The three coat stucco system has been around for quite a while, but there are a lot of people who might be unfamiliar with it, and I wanted to shed some light on what it is and how it works.
In this article, we will dive into some of the details of the three coat stucco system and by the end of this article, you will have a much better understanding of what it is and how it works.
What Is 3 Coat Stucco?
Three coat stucco is a specific stucco system that refers to three different coats of the system: the scratch coat, which provides a rough surface to bond to, the brown coat, which evens out the wall and the finish coat, which provides visually pleasing textures and colors to the walls. It is usually 7/8" - 1" thick and is the most durable type of stucco system out there today.
The Different Layers of the 3 Coat Stucco System:
The name would imply that there are three coats that make up this system, right? Well, that is not entirely true, as there are actually 4 main layers that make up the system:
- Lath - The waterproofing layer that consists of water-resistant (tar infused) paper and the wire. (Not referred to as a part of the 3 coat system)
- Scratch Coat - The scratch coat is the first base coat that is applied over the lath and lines scratched into it for the next coat to stick to.
- Brown Coat - The brown coat is the second base coat and is applied over the scratch coat, providing a more even base for the finish coat.
- Finish Coat - This is the final coat of the stucco system and is usually colored and textured for a nice, finished look.
The Name: The three coats that are referred to, however, are the scratch coat, the brown coat and the finish coat, the three layers that consist of applying the "mud" portions of the system. Mud is a general term referring to cement or acrylic coatings or products.
The Scratch Coat: The scratch coat, is the first base coat that goes on the wall after lath and is attached to the wall via the wire, which holds the material in place. It is typically made up of cement, sand and water and goes on the wall at a depth of around 3/8" - 1/2".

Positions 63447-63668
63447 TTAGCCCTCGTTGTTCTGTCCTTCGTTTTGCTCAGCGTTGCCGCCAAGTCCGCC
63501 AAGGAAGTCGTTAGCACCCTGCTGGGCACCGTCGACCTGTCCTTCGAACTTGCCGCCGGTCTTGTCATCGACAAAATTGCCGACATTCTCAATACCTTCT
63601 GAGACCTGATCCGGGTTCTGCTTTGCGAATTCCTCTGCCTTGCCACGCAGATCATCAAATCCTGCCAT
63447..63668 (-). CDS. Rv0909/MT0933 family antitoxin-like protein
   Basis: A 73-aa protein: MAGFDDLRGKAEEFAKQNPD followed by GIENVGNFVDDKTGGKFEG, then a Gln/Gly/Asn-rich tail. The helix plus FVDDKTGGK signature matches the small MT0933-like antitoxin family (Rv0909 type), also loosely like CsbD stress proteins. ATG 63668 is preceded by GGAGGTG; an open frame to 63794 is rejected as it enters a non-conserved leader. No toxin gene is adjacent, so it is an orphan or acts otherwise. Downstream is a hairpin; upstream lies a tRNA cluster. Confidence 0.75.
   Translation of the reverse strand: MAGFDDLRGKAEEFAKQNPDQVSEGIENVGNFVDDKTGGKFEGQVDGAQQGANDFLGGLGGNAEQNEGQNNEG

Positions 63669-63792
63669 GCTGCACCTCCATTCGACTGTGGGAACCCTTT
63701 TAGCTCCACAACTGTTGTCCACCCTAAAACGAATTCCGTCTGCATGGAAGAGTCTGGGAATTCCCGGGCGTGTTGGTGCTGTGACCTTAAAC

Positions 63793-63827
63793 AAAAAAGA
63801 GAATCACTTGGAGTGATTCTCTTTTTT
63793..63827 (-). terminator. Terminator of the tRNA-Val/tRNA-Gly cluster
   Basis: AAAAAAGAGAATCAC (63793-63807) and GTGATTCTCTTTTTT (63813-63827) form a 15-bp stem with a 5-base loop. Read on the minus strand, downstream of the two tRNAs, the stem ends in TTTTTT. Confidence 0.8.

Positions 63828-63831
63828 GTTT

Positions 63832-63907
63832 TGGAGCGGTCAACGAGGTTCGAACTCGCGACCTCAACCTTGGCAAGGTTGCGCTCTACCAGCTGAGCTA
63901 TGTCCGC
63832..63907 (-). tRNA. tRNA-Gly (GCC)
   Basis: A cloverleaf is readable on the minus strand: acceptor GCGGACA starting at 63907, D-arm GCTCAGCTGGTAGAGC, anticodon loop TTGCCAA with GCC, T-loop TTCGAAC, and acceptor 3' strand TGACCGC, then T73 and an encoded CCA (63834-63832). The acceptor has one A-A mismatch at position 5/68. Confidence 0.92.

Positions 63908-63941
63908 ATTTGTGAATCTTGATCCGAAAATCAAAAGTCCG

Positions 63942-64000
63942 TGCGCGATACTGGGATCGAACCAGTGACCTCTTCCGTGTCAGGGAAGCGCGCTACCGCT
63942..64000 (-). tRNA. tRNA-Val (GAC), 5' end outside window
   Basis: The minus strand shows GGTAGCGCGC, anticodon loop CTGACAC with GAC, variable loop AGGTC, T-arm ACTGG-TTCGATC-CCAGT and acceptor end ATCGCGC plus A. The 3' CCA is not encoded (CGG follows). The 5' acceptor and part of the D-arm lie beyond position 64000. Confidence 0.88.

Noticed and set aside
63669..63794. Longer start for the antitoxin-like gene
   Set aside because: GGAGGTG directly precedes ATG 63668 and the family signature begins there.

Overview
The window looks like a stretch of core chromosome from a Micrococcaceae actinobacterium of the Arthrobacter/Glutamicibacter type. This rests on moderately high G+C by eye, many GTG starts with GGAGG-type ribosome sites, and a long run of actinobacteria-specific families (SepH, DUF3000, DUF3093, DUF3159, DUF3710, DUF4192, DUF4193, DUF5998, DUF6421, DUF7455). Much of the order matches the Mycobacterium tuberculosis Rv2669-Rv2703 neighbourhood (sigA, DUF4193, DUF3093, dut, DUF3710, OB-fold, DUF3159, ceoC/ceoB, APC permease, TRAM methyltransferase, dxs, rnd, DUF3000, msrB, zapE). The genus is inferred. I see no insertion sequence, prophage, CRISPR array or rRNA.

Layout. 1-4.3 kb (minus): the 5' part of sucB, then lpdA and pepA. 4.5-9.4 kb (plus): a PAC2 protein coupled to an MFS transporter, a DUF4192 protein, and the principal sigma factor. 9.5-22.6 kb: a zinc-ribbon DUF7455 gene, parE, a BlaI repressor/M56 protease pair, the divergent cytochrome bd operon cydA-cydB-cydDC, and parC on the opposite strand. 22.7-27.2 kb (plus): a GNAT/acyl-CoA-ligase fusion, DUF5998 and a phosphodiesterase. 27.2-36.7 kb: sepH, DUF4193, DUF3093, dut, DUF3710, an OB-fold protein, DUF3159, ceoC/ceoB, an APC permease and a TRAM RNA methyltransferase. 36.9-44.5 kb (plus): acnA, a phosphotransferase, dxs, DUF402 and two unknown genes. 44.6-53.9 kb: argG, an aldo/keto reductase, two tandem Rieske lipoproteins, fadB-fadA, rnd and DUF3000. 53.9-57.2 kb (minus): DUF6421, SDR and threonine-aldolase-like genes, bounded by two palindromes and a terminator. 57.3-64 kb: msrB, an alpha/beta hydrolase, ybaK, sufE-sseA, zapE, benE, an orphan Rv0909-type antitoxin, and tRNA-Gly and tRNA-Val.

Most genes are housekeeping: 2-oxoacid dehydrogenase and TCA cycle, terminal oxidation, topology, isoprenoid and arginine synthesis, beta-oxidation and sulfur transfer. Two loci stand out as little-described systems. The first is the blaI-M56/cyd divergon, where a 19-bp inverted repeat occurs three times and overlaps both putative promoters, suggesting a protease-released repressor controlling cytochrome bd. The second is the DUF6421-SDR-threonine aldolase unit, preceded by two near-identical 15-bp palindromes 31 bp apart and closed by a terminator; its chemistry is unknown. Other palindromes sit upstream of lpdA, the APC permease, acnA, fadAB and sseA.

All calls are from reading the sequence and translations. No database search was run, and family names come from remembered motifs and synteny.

Horizontal scratch marks are applied to the material, while it is wet and provides a good surface for the next coat (the brown coat) to stick to. The ridges will give the next coat something to bond to and provides better adhesion than a smoother coat.
The Brown Coat: The brown coat is the second base coat that is applied to the wall or walls and is made up of the same three ingredients of cement, sand and water. It is applied at around the same thickness too, ranging from 3/8" - 1/2" and hangs on to the horizontal scratch marks make in the scratch coat.
This coat is more even and smoother, though, as it is the base for the finish coat that will be applied over this. This is done using a longer tool that evens out the highs and lows in the wall and after the material has set up and gets slightly hard, it is then floated to further even out the high and low spots in the wall and also compacts the surface slightly.
The Finish Coat: The final layer of the 3 coat stucco system, is referred to as the finish coat and is where the aesthetic versatility of stucco comes to life and is the part you see on stucco clad buildings.
There are a variety of textures and colors that are available these days and this particular layer in the system, is usually the one that people talk about and are most interested in. The finish coat not only adds to the building's visual appeal but also provides an additional layer of protection in the system.
The Application Process
Mixing the Material: The materials have to be made on site and will require you to use a mixing drill or a mortar mixer, in most cases. This is true for both the scratch and brown coats, as well as the finish coat.
Applying the Coats: Each coat can be applied by hand using a hock and trowel or sprayed on the walls using a mortar pump and then worked by hand with various trowels and other tools.
Drying and Curing: The curing process is also another important part of the process and is basically the amount of time the material takes to dry. You want cement based materials like the scratch and brown coats to dry slowly and evenly, if possible, which helps to mitigate cracking issues and provides greater strength.
Pros & Cons of the 3 Coat System...
Advantages: The advantages of a three coat stucco system include things like durability, strength and fire resistance. The durability of this system is time tested and has proven itself for a hundred years or more, in certain situations. The strength it has against impact damage is also another strength it has over other systems, as well as being fire-resistant.
Disadvantages: Despite its many advantages, the 3 coat system is labor-intense and time-consuming, when compared to other types of systems. The costs of applying stucco to your walls, including this type of system, can be higher compared to other siding options, and the application and repair process also requires a higher skill level, which you may need to hire out.